1. Owain Post author

      You’re very welcome Roux. Visiting graves and churches is also a good way to tackle brick walls. If you’re unsure about your ancestors then you can always try to find their grave. If you’re fortunate to find them you can get useful information from their grave.

      I am planning a further post containing 10 more tips to breaking down brick walls, so I’m sure you will find those tips useful as well.

  3. alham

    hi I just finished reading your article it was really easy to understand and elaborate thanks for sharing the amazing tips.

    1. Owain Post author

      Thanks for finding it easy to understand Alham. I have tried to lay it out simply so you can follow it easily and you can find the information and tips that you are looking for. All the best with your family history.

  4. connie

    Great tips, Owain! All are explained well and packed with information!

    Your passion for building your family tree really shows through your site!

    Thanks for posting!

    1. Owain Post author

      I am glad that my passion does show as I really want to give back to the genealogy world. I had so much fun finding out about my ancestors that I wanted other people to experience the same. It is a fascinating hobby. You can chose how much you want to delve into and discover. And you just don’t know what you will unearth during the process.

  5. Brianna Holden

    Great article! A few years ago I started tracing my family tree on I really enjoyed it and was a lot of fun but I did notice that I would jump to conclusions to get back as far as possible in a short amount of time. I now realize that I should’ve taken everything slower and really got good information about each person before moving on to the next generation. I also noticed the spelling variations on names due to error like you mention and last name spelling even changing. By checking different spelling variations I was able to find more of my ancestors and not get stuck. Great trips for moving over barriers!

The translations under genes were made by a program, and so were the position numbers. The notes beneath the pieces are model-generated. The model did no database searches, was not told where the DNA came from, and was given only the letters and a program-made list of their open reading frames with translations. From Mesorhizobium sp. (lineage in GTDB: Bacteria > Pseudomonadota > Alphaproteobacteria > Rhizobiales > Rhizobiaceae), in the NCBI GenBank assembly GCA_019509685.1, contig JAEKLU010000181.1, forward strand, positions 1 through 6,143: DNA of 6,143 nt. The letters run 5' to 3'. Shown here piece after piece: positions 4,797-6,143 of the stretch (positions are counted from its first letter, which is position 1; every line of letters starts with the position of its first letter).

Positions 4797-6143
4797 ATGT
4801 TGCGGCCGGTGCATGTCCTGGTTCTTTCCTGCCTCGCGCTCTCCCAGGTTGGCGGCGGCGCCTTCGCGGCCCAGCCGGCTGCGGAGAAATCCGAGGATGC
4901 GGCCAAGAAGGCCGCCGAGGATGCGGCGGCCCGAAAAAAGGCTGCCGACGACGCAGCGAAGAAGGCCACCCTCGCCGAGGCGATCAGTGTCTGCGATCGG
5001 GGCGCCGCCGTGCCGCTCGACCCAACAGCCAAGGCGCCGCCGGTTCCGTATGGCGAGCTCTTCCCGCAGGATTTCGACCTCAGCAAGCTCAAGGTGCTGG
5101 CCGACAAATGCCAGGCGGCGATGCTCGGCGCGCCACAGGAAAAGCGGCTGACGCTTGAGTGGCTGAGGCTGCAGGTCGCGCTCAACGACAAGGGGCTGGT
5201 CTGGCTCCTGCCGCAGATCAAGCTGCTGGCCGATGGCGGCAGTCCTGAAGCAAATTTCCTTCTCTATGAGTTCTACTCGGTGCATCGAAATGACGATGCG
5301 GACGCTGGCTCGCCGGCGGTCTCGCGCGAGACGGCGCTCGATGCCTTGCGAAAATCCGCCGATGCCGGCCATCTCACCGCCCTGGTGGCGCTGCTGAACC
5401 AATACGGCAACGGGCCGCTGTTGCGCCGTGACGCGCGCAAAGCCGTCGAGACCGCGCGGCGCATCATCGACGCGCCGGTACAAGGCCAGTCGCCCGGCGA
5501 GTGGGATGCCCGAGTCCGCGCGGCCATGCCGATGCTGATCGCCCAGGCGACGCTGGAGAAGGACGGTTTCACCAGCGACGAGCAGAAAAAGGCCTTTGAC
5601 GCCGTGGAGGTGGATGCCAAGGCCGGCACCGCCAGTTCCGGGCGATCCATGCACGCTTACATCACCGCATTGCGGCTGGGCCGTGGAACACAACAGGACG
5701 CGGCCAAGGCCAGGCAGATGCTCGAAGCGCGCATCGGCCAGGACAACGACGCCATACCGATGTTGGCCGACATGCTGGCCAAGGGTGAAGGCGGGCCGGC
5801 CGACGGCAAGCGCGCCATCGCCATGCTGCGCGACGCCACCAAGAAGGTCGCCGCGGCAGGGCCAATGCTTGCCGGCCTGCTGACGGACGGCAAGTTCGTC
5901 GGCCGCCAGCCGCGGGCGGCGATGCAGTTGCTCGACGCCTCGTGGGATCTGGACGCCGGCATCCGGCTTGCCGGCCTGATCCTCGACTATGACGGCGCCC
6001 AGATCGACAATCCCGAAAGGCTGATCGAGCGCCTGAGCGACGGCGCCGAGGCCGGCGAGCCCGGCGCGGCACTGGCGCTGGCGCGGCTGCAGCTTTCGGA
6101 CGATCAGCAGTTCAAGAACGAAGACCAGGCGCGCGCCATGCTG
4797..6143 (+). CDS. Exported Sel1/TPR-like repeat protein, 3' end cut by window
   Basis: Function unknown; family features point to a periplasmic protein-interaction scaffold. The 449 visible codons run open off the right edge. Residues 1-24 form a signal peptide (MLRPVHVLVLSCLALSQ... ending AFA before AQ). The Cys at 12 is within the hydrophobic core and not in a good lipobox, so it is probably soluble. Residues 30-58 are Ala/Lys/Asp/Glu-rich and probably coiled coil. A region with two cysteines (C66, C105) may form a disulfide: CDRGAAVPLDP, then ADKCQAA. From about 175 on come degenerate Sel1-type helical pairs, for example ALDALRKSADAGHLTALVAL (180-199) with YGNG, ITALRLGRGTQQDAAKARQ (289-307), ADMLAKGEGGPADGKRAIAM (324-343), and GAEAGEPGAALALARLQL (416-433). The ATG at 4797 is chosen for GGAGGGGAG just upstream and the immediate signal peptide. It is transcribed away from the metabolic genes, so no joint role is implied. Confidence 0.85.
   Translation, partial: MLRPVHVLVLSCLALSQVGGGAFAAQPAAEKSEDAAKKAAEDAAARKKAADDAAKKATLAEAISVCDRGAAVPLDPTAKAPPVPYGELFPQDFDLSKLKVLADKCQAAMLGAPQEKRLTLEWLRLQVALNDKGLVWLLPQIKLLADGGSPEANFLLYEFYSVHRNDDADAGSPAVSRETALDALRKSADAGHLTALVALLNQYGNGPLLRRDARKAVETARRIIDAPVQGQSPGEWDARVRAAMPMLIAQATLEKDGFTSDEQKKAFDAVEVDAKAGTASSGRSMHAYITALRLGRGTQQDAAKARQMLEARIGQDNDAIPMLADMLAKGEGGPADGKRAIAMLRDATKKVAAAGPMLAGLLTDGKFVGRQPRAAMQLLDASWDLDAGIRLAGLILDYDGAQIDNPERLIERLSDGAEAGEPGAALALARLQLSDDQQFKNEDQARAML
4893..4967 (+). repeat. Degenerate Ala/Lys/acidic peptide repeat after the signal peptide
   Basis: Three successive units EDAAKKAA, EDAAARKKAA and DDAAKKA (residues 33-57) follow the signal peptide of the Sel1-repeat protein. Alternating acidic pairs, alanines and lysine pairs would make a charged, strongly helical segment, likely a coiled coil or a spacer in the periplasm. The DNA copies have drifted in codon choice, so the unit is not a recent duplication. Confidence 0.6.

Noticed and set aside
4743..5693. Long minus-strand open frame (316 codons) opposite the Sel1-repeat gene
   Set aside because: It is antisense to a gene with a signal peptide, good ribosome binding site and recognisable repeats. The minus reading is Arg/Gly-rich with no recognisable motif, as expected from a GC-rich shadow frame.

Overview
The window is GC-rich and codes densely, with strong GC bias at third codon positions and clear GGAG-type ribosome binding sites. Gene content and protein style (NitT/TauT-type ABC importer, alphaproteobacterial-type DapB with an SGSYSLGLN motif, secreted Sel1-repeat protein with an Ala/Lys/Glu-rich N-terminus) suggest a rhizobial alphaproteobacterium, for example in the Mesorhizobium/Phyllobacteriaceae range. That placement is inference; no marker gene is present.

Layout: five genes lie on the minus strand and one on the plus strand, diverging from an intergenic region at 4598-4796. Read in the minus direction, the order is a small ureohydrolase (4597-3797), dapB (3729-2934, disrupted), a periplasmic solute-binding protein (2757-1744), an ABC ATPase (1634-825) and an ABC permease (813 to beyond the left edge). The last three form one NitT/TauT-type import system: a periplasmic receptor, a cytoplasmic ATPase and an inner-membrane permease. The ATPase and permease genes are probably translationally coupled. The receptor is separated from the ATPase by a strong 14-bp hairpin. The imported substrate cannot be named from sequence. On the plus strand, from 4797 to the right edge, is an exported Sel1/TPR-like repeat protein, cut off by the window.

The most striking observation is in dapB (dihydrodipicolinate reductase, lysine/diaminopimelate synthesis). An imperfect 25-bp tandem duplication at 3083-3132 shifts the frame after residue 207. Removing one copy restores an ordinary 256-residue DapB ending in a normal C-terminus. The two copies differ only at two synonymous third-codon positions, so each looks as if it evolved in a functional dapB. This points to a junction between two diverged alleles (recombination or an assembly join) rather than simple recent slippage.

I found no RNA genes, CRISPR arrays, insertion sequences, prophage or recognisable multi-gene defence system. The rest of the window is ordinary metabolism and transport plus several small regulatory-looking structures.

1. Owain Post author

      You seem as eager as I was when I first started researching my family history. It is all too easy to get names and dates but neglect the authenticity of the sources. We just want to build our tree as much as we can and sometimes errors will creep in due to our haste.

      We can still have fun with this, it just takes time. Although I can understand why people want to do it as they want to gather information as fast as they can. We live in a world where we are always rushing around. We just need to learn to take our time with this hobby.

  6. Furkan

    My relatives know so much about their ancestors but they are generally reluctant to tell me about it. It is frustrating to talk to them about the subject but I will try again when they feel good 😉 Great tips Owain.

    1. Owain Post author

      Hi Furkan,

      They may have reservations about what they share and who will see your research. I know what that’s like. You can just reassure them that only family will see what you have done and no one else.

      Also, you can assure them that if they do not want to share anything that they are not comfortable with then they don’t have to.

      All the best,

  7. Donna

    This is a great website. Most informative. I like how you have organized your content. The content is so interesting I’m sharing it with those I know. I look forward to spending some time here.

    1. Owain Post author

      Hi Donna,
      I have tried to present this post and this website in a structured way. I want to make it easy for genealogists to find what they are looking for quick and easy. I am glad that I have done this for you.